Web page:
Unemployment: Keynesian Ideas and Fiscal Policy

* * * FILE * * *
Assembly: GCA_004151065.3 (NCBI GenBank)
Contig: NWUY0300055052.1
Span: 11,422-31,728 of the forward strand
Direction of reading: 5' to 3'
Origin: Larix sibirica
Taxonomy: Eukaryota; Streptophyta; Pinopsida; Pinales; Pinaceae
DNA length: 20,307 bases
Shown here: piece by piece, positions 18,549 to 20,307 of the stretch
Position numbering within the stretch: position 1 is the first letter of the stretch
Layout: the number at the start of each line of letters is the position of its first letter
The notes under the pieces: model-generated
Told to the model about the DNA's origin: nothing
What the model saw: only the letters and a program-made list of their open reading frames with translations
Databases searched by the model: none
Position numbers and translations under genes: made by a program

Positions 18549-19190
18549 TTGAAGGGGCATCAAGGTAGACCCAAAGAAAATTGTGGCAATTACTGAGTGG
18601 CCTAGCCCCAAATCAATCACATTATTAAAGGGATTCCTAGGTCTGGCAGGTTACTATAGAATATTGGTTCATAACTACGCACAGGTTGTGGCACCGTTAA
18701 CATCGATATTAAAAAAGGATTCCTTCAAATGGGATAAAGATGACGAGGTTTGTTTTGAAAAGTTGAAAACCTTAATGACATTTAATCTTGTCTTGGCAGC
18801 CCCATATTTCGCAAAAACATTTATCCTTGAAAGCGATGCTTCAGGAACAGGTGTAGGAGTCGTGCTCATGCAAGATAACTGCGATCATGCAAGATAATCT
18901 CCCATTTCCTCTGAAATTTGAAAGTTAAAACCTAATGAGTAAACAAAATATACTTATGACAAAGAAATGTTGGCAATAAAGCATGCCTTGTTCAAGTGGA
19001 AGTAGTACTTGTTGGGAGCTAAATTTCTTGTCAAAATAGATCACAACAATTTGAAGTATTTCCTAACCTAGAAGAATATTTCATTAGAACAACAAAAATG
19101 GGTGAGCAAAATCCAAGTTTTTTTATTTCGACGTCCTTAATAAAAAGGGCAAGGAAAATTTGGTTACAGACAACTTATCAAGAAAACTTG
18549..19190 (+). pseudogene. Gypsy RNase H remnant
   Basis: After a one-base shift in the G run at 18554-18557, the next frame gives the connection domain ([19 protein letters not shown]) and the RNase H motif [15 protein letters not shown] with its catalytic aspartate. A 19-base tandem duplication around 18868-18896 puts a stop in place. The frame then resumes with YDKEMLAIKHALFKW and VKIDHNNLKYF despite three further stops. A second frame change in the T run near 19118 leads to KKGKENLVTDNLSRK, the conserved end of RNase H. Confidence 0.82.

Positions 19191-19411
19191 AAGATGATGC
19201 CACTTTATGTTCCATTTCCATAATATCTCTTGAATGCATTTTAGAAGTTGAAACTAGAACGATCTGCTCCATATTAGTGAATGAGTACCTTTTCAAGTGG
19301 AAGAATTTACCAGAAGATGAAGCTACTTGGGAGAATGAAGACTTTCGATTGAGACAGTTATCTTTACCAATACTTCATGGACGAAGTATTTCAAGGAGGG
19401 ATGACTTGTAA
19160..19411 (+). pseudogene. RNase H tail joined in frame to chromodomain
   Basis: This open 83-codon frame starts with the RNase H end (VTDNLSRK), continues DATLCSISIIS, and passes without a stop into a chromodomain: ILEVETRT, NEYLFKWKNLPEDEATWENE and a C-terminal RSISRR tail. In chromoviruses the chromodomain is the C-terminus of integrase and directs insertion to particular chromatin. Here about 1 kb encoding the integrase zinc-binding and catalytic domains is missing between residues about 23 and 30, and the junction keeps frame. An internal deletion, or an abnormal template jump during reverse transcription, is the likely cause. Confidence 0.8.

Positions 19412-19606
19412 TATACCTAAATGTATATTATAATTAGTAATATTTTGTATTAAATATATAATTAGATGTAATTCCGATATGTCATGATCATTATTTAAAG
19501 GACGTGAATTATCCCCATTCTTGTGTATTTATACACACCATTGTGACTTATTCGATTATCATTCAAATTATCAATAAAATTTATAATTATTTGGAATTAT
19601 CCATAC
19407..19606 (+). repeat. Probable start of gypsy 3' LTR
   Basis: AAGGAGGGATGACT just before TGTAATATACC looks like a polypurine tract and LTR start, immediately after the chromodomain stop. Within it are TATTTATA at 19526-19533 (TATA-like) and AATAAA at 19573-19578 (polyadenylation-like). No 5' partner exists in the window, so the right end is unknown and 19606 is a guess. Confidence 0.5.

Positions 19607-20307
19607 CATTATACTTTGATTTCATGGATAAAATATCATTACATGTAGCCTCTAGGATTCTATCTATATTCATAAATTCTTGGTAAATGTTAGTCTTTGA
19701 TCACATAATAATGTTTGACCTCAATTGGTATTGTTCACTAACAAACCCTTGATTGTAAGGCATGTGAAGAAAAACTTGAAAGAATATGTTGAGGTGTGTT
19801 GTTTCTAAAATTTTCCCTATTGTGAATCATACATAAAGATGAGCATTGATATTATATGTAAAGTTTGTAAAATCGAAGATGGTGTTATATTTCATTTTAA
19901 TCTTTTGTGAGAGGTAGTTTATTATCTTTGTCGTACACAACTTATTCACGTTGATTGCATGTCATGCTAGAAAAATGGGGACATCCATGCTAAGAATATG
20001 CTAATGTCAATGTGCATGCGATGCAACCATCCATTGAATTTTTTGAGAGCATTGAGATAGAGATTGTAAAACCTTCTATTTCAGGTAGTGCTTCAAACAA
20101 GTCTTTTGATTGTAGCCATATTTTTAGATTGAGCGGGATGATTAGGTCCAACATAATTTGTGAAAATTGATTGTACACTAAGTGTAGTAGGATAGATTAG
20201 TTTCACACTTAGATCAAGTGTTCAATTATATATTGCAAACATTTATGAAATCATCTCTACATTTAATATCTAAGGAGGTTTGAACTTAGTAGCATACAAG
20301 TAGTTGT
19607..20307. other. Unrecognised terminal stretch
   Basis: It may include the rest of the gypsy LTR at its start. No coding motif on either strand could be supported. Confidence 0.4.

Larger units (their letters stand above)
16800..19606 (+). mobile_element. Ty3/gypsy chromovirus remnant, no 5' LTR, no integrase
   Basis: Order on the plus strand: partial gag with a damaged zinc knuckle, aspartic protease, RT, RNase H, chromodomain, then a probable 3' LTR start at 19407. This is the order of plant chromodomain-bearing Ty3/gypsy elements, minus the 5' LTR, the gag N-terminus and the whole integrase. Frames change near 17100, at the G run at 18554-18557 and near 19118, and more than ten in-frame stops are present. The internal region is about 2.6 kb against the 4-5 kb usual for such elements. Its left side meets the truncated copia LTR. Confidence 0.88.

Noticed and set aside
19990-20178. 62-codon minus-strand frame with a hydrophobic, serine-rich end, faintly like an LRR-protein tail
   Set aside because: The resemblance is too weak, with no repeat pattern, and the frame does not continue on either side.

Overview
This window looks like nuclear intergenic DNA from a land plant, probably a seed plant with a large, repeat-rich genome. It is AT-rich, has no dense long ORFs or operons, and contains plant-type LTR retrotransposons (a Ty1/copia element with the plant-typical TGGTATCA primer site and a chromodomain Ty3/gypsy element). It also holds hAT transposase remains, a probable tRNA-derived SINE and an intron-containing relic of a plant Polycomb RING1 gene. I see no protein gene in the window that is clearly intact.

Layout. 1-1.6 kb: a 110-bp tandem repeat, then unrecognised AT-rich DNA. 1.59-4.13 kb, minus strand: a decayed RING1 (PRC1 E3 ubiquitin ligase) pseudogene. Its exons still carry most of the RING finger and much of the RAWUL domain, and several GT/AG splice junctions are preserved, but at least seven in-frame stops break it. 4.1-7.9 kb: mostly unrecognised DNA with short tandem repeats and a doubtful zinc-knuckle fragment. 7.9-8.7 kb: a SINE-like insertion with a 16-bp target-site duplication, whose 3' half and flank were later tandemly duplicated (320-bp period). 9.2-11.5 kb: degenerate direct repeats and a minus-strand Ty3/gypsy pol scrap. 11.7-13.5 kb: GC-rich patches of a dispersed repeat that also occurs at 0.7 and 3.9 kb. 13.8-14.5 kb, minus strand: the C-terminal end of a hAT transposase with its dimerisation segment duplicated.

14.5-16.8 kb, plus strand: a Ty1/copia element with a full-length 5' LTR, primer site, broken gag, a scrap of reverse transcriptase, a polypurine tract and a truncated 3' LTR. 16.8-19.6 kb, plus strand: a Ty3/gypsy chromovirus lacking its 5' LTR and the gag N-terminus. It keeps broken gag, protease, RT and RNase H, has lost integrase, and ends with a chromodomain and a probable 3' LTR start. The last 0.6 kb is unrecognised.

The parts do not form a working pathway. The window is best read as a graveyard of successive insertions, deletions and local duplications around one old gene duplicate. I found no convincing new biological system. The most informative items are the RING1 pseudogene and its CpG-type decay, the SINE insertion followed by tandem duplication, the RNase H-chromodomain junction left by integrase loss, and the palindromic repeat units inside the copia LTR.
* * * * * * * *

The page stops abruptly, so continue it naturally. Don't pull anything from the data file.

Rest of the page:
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Fiscal policy, as we know it today, is meant to mitigate unemployment and stabilize the economy through aggregate demand. Despite dismal unemployment numbers, politicians and policy-makers continue to use and be optimistic about the effectiveness of fiscal policy in this regard. Policy as we have seen over the past five years has had dismal effect on the unemployment numbers we are seeing today. It seems we need a policy that will tackle lagging aggregate demand as well as the employment problems. A direct-job creation effort will work to create the differences in aggregate demand and effective demand creating equilibrium and filling the void that the current Keynesian fiscal policy leaves. Keynesian Ideas The origins of many ideas seen in fiscal policy come from John Maynard Keynes a revolutionary economist who tackled the idea of aggregated demand through Keynesian economics. Aggregate demand is the demand for gross domestic product or goods and services that the country has to offer. It is represented by the formula GDP=AD= C + I + GS+ X or (C) Consumption, (I) Investment, (GS) Government Spending, (X) Net exports. Fiscal policy in essence is using tactics such as government spending and tax cuts in order to affect the right side of this equation and increase aggregate demand. The general agreement across Keynesian theory is that boosting aggregate demand is the precise thing to do when facing an economy with lackluster growth and on the shores of recession. Leading up to most recessions there is a significant reduction in demand for goods and services offered in the country. This lower demand leads to inventory reductions, lower production levels, layoffs and increased unemployment. In order to stabilize the economy, th... ... middle of paper ... ...y/jobless-rate-rose-to-73percent-during-government-shutdown-economy-added-204k-jobs/2013/11/08/f51fa1de-481f-11e3-b6f8-3782ff6cb769_story.html) National Economic Council. 2010, “Jobs and Economic Security For America’s Women.” October. Available at http://www.whitehouse.gov/sites/default/files/Jobs-and-Economic-Security-for-Americas-Women.pdf Plumer, Brad (2013). The U.S. labor force is still shrinking. Here’s why. Retreived from Tcherneva, P. 2011. “Permanent on-the-spot job creation—the missing Keynes Plan for full employment and economic transformation.” Review of Social Economics, forthcoming. Tcherneva, Paulina. 2011. “Fiscal Policy Effectiveness: Lessons from the Great Recession.” Levy Economics Institute of Bard College.
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